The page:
Belmont students Dennis Monchamp

Luxton opens rides early for special needs

Fair continues long tradition of supporting people with mental or physical challeng

Fair continues long tradition of supporting people with mental or physical challenges

When Cody Webb thinks about this Friday, he starts vibrating with excitement.

Webb along with his classmates at Belmont secondary school’s pre-employment program are getting early access to the Luxton Fall Fair.

Every year, for more than two decades, the fair has opened its doors early for people with special needs. They are granted an all access pass to the fair, including free lunch and amusement park rides.

“It’s a special day for people who are physically (or mentally) handicapped and the entire fair grounds is there’s alone,” said Ellie Horgan, a fair volunteer. “About 700 guests and their caregivers come each year.”

At least three classes from Belmont secondary school will spend the afternoon at the fair. “It’s awesome,” said Belmont student, Dennis Monchamp, 17.

“I like the alien spaceship ride,” said Belmont student Dawnie Chipps, 15.

“You mean the Starship 3000,” noted Webb, 16.

Special needs day has all the fun of the fair, minus the crowds and the chaos of the busy weekend event.

After entering the grounds, VIPs are pinned with a ribbon saying “special guest” and are given a voucher for a free cotton candy or popcorn.

“I go to the fair every year when it comes here. All my friends are there,” Chipps said.

West Coast Amusements staff volunteer their time to give the guests a sneak preview of the rides.

“(The ride operators) help them get on and off the rides. They take the time do make them comfortable,” said Lynn Gardner, special needs day co-ordinator. “If they are afraid, the operators will stop the ride.”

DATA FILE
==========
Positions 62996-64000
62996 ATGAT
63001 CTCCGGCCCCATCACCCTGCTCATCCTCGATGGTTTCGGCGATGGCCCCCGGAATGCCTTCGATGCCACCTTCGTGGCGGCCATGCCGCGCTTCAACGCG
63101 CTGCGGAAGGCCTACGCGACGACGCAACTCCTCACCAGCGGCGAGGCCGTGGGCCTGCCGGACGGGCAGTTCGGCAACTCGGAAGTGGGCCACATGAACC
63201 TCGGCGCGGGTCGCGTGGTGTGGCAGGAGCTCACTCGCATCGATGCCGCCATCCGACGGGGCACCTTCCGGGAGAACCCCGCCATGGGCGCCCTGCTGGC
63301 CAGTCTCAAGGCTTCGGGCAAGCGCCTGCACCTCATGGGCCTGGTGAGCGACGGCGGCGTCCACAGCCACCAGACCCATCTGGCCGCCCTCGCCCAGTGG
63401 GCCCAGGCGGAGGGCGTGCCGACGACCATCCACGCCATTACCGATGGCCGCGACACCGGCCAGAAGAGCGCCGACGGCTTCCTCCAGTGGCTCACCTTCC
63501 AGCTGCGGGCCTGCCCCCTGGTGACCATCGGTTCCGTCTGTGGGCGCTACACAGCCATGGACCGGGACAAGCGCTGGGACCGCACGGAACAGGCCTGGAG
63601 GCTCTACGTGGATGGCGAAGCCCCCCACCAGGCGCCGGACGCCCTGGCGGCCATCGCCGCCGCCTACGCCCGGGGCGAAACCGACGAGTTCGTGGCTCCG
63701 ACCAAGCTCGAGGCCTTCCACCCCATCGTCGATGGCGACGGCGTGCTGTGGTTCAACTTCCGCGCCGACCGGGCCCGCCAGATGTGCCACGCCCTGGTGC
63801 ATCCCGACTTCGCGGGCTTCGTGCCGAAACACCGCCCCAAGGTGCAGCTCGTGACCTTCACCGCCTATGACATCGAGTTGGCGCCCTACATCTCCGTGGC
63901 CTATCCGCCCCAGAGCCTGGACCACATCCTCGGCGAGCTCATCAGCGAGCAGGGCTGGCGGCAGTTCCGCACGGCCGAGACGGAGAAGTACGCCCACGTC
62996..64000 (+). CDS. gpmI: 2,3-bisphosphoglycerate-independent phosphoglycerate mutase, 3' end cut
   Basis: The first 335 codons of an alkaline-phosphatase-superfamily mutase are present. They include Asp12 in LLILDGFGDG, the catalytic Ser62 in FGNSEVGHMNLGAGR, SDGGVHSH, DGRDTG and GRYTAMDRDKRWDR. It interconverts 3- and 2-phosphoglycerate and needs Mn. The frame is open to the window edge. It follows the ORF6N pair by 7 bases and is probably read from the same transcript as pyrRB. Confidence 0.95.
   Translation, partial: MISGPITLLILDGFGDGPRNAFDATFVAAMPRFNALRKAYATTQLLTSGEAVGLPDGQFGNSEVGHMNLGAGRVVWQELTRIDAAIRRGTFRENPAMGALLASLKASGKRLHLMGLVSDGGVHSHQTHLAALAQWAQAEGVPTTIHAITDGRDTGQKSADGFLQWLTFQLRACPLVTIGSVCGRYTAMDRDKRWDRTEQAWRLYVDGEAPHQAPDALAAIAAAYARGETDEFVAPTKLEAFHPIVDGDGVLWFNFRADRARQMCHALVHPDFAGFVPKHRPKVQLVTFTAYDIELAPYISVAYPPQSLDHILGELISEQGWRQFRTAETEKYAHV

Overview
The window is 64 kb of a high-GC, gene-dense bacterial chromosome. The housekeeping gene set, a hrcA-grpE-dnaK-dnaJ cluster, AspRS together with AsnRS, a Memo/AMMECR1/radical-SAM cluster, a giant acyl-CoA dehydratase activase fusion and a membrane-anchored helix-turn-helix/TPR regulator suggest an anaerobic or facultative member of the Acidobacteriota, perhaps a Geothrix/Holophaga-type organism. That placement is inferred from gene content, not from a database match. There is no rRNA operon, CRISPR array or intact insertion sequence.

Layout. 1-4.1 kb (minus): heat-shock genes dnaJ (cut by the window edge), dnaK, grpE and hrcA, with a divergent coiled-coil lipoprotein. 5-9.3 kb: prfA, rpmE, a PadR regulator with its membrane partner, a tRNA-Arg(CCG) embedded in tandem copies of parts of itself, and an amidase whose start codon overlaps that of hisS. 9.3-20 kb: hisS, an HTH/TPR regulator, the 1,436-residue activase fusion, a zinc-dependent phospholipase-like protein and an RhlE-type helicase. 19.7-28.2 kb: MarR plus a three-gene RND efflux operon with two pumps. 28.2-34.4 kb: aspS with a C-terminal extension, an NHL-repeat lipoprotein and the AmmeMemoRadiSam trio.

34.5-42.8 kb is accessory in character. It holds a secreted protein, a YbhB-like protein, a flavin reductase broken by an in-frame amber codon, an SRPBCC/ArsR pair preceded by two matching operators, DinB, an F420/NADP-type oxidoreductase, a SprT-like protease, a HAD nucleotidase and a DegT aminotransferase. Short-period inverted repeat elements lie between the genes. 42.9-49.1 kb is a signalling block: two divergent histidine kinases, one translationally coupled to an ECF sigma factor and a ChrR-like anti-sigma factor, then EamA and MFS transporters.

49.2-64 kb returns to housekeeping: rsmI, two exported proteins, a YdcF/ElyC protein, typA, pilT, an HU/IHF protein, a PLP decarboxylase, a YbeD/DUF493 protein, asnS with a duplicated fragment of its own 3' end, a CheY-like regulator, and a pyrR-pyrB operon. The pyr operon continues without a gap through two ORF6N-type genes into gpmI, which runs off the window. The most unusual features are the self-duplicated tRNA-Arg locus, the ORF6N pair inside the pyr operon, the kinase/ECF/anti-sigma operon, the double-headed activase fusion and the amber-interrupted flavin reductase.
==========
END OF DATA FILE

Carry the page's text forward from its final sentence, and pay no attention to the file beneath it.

Special needs day is open to seniors with mobility issues as well.

“People with walkers can get through the exhibits much easier without the crowds,” said Gardner, who has organized the Luxton Fall Fair special needs day for 20 years.

Most of the fair exhibits are open during the event, including heritage displays and the antique tractors.

A hotdog lunch is provided by Sooke Harbourside Lions and Lioness Club and Girl Guides bring coffee, tea and baked goods.

Each year Peter Bourne sits on the stage playing his guitar and singing folk songs. Bourne is legally blind and loves to spend the afternoon entertaining the fairgoers.

“He has a beautiful voice,” Horgan said. “It’s great his peers get to see him and hear him play.”

To help the day run smoothly about 40 fair volunteers come out to help. High school students from Belmont secondary and Edward Milne schools also lend a hand with the special guests.

Students buddy up with special needs guests and go on rides together if their regular caregivers aren’t keen on twirling, spinning and soaring high.

The experience high schools students leave with is just as life changing as it is for the special guests.

Gardner has seen the high school students volunteer for multiple years, and some have even gone on to pursue careers working with special needs people.

“Most of the volunteers have never had an opportunity to be with special needs people,” Gardner. “People bond and buddy up and spend the afternoon together.”

Anyone with special needs or who is elderly with limited mobility is welcome to attend special needs day at the Luxton Fall Fair, Sept. 16 from 11 a.m. to 2 p.m. Lunch is served at 11 a.m. and the midway opens at noon.

The fall fair rides and midway opens for everyone Friday at 4 p.m. and through the weekend. See luxtonfair.ca for the schedule of events.

reporter@goldstreamgazette.com

 

 

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